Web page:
News and Commentary
The Manhattan Institute’s Alex Armlovich has a new article on Senator Bernie Sanders’ recent opposition to housing development. While Sanders may have one record as mayor, Armlovich argues his endorsements of various local candidates against affordable housing should be noted by primary voters.
The Brookings Institution’s Alan Berube discusses how different size metro areas score on their annual Metro Monitor. He finds a great deal of variety in outcomes of racial and geographic inclusion among fast-growing very large metro areas.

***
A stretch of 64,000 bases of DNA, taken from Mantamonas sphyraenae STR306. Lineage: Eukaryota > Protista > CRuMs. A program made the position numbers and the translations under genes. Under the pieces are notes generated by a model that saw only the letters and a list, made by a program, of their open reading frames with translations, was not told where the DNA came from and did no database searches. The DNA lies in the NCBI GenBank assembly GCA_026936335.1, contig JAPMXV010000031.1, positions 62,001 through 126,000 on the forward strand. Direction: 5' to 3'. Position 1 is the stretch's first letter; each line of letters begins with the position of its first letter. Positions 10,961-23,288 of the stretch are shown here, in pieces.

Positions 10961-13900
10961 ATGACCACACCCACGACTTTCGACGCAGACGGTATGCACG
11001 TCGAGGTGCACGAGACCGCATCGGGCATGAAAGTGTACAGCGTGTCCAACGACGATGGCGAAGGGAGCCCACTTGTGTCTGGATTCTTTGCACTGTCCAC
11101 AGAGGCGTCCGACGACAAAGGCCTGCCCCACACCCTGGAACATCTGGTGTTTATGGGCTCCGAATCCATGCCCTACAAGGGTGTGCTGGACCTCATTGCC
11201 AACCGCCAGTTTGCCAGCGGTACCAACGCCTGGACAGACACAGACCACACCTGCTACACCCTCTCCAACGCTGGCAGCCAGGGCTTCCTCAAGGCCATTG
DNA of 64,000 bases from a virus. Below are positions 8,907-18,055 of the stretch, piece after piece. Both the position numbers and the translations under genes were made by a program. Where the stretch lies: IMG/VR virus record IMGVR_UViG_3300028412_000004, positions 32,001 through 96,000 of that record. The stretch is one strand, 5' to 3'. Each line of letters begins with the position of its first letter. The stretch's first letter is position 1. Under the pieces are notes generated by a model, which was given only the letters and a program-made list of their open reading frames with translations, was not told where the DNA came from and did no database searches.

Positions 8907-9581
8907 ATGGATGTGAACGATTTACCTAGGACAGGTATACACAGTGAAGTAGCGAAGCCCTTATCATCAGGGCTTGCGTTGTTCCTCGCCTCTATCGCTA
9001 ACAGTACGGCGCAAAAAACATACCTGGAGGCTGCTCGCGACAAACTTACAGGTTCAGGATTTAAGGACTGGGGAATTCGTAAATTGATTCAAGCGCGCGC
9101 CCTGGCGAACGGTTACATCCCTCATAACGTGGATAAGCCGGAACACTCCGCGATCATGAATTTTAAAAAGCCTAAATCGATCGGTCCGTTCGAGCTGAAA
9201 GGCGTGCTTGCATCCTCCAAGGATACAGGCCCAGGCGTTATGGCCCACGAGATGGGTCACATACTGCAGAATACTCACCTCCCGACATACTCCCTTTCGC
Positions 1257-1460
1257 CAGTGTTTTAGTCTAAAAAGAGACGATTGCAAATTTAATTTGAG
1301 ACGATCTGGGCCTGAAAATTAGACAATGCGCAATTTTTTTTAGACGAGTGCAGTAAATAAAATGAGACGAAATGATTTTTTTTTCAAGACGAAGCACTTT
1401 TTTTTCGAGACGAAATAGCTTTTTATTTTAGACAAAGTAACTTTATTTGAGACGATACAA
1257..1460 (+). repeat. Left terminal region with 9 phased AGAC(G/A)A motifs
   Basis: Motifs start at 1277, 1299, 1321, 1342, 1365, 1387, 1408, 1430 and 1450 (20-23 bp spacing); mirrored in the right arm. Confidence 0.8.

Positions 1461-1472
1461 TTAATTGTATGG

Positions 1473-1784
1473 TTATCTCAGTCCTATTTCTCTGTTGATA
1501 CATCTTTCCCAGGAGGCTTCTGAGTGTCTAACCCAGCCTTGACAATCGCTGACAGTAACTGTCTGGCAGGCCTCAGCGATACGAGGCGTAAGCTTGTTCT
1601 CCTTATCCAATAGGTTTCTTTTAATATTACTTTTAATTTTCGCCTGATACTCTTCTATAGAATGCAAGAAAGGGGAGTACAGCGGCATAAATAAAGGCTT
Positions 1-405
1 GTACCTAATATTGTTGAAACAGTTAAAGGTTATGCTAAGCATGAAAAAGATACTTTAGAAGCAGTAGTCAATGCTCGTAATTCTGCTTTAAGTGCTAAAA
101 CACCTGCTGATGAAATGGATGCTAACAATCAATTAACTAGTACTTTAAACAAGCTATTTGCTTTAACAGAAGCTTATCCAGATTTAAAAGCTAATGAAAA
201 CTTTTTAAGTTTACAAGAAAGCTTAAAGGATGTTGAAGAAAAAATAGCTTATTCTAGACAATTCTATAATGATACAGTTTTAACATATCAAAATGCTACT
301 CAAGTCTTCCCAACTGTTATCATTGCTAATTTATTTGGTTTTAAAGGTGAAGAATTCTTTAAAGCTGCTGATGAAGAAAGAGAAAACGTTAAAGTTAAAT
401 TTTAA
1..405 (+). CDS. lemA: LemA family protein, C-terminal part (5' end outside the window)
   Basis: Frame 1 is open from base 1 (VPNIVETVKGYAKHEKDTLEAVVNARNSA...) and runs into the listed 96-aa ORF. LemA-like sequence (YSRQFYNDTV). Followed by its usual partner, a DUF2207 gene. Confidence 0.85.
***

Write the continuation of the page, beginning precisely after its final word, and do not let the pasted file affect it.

The Sightline Institute’s Alan Durning writes on the possibility of upzoning on the block or even lot level, circumventing broader neighborhood group politics against development. This kind of “hyperlocalism” could enable small but meaningful amounts of upzoning with less political resistance.
A new study on housing costs examines four models for gentrification and displacement. The authors find wide variation between the models in predicting risk of gentrification or gentrifying in 180 Boston census tracts, suggesting that cities should practice healthy skepticism about the assumptions of any one model included in urban policy. This study was reviewed in depth by Eric Jaffe at the blog Sidewalk Talk which can be found here.